People may suffer from acute facial nerve paralysis, which is usually manifested by facial paralysis. Bell’s palsy is one type of idiopathic acute facial nerve paralysis, which is more accurately described as a multiple cranial nerve ganglionitis that involves the facial nerve, and most likely results from viral infection and also sometimes as a result of Lyme disease. Iatrogenic Bell’s Palsy may also be as a result of an incorrectly placed dental local-anesthetic (Inferior alveolar nerve block). Although giving the appearance of a hemi-plegic stroke, effects dissipate with the drug.
When the facial nerve is permanently damaged due to a birth defect, trauma, or other disorder, surgery including a cross facial nerve graft or masseteric facial nerve transfer may be performed to help regain facial movement.Facial nerve decompression surgery is also sometimes carried out in certain cases of facial nerve compression.
Voluntary facial movements, such as wrinkling the brow, showing teeth, frowning, closing the eyes tightly (inability to do so is called lagophthalmos) , pursing the lips and puffing out the cheeks, all test the facial nerve. There should be no noticeable asymmetry.
In an UMN lesion, called central seven, only the lower part of the face on the contralateral side will be affected, due to the bilateral control to the upper facial muscles (frontalis and orbicularis oculi).
LMN lesions can result in a CNVII palsy (Bell’s palsy is the idiopathic form of facial nerve palsy), manifested as both upper and lower facial weakness on the same side of the lesion.
Taste can be tested on the anterior 2/3 of the tongue. This can be tested with a swab dipped in a flavoured solution, or with electronic stimulation (similar to putting your tongue on a battery).
Corneal reflex. The afferent arc is mediated by the General Sensory afferents of the Trigeminal Nerve. The efferent arc occurs via the Facial Nerve.
The reflex involves consensual blinking of both eyes in response to stimulation of one eye. This is due to the Facial Nerve’s innervation of the muscles of facial expression, namely Orbicularis oculi, responsible for blinking. Thus, the corneal reflex effectively tests the proper functioning of both Cranial Nerves V and VII.
FACIAL NERVE PALSY-
A facial palsy is weakness or paralysis of the muscles of the face.
Whilst the majority of cases are idiopathic, termed Bell’s Palsy, there are a wide range of potential causes of a facial palsy .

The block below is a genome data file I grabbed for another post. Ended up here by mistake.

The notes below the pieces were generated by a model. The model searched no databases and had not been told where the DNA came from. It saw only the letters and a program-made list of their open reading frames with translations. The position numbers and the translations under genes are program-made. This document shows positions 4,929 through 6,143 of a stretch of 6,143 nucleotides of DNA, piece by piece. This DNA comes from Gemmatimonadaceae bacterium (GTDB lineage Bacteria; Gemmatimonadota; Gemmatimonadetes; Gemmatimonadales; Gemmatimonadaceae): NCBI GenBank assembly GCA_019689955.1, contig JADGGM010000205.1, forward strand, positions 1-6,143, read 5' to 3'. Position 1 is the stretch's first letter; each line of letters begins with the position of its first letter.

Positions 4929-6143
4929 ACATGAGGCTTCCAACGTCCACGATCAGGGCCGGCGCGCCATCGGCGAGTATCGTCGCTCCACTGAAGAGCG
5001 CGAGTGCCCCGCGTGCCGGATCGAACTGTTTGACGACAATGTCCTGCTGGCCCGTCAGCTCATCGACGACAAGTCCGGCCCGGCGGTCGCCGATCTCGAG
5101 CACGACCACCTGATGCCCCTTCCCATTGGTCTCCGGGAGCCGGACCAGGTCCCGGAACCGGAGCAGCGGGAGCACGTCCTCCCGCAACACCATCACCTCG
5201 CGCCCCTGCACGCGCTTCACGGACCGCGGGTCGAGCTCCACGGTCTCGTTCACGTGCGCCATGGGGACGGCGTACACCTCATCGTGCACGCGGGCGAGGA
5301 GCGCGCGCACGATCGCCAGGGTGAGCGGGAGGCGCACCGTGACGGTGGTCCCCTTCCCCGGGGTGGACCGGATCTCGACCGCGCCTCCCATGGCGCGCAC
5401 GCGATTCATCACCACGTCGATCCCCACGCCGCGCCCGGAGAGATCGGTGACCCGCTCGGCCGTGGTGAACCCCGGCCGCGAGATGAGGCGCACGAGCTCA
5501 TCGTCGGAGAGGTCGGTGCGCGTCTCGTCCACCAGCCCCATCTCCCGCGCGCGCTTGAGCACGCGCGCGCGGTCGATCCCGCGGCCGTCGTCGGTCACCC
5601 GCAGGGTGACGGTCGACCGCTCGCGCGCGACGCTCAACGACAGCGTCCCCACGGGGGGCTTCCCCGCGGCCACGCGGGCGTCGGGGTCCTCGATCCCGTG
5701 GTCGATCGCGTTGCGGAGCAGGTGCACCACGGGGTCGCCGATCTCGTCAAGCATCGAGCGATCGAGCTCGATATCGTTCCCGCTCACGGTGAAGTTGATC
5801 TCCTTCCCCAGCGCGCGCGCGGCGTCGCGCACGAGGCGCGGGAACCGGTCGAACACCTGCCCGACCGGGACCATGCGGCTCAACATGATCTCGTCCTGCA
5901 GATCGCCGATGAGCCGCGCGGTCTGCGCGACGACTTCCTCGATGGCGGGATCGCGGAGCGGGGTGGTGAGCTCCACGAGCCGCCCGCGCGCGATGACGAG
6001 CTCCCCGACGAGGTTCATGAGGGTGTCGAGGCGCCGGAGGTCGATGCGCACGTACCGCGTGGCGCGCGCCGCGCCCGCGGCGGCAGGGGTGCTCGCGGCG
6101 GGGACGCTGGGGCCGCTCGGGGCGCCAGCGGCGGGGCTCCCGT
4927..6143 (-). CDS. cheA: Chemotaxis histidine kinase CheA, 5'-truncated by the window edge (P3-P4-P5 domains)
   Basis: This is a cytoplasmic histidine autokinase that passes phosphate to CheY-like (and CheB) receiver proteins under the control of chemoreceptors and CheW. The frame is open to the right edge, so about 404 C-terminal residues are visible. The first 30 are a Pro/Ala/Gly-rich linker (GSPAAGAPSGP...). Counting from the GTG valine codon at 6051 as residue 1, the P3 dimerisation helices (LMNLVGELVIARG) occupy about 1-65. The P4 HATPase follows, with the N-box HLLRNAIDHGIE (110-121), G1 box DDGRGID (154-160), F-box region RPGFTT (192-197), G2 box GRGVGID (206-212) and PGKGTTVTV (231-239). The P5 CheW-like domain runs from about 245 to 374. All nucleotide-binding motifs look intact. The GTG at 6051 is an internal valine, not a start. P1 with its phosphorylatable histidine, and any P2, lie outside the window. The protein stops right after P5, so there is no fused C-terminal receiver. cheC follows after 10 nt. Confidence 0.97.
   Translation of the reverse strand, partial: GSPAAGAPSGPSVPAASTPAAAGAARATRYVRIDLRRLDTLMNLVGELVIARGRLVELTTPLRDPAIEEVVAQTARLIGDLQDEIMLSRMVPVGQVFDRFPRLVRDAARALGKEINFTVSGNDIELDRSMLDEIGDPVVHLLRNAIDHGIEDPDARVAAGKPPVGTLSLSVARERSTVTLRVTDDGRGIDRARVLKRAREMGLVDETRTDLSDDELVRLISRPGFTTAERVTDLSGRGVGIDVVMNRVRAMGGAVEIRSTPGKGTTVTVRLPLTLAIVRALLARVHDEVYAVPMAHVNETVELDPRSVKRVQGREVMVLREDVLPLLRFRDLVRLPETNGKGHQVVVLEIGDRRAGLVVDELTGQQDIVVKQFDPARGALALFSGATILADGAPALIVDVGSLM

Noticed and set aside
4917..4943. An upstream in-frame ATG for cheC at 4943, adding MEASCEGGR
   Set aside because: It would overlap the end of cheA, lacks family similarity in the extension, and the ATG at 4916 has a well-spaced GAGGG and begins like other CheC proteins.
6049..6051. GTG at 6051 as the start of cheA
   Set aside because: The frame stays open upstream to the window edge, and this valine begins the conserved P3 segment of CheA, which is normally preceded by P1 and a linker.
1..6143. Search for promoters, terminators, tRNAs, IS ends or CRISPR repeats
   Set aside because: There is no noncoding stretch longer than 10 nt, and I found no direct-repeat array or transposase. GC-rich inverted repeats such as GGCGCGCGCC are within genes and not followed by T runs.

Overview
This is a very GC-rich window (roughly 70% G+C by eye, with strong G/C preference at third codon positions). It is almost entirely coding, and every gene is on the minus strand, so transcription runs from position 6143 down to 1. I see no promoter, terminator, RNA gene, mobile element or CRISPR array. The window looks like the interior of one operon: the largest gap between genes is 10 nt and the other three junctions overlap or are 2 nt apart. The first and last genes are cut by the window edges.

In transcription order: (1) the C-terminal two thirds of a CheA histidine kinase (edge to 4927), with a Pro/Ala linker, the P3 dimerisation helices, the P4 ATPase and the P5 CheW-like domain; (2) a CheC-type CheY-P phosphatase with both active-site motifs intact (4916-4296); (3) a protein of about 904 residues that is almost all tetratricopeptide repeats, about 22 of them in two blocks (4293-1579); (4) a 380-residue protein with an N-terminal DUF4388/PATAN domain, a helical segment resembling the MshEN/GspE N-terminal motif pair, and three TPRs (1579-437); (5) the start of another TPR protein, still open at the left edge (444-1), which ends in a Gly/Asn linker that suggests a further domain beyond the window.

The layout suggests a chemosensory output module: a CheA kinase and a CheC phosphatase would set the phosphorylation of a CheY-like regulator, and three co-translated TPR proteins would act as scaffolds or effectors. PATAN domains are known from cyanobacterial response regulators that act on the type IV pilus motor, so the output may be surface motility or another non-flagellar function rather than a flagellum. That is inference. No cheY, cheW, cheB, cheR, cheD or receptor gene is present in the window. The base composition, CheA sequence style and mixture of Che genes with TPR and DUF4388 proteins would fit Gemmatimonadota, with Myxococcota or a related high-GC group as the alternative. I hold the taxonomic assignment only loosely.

Bell’s palsy is a diagnosis of exclusion and hence all possible causes have to be excluded first prior to diagnosing Bell’s palsy. The majority of this article will discuss Bell’s Palsy and its associated clinical features and management.
Bell’s palsy remains a poorly understood condition. Many causative associations have been proposed, the most universally accepted theory suggests a viral origin, yet no conclusive evidence is available at present.
The main risk factor for developing Bell’s palsy is known concurrent viral infection, such as HSV-1(HERPES SIMPLEX VIRUS 1), CMV (CYTOMEGALOVIRUS), and EBV (EBSTEIN VIRUS), whilst less common risk factors.
include diabetes mellitus and pregnancy.
Patients with a Bell’s Palsy will present with varying severity of painless unilateral lower motor neuron weakness of the facial muscles .
Depending on the severity and the ximity of the nerve affected, it can also result in:
Inability to close their eye (temporal and zygomatic branches)
Hyperacusis (nerve to stapedius)
Metallic taste (chorda tympani)
Reduced lacrimation (greater petrosal nerve)
DIFFERENCE BETWEEN THE UMN AND LMN LESION-
To distinguish clinically between a LMN cause and UMN cause of the facial palsy, a patient with forehead sparing (i.e. no involvement to the occipitofrontalis muscle) will have a UMN origin to the palsy, due to the bilateral innervation of the forehead muscle).
Important differential diagnosis for a facial palsy, other than Bell’s Palsy, include:
UMN causes, such as a stroke, SDH, or tumour
Will present with forehead sparing
- LMN CAUSES
- Infective such as acute otitis media, cholesteatoma, viral infection (including HSV-1, CMV, and EBV)
- Neoplasm (parotid malignancy)
- Trauma or iatrogenic
- Neurological (Multiple sclerosis or Guillain-Barré syndrome)
SYMPTOMS OF BELL’S PALSY
The onset of facial paralysis is sudden with Bell’s palsy, and can worsen during the early stages. Symptoms will usually manifest and peak within 2-3 days, although it can take as long as 2 weeks. Common symptoms include, but are not limited to:
Muscle weakness or paralysis
Impossible or difficult to blink
Difficulty eating and drinking
Nose is constantly stuffed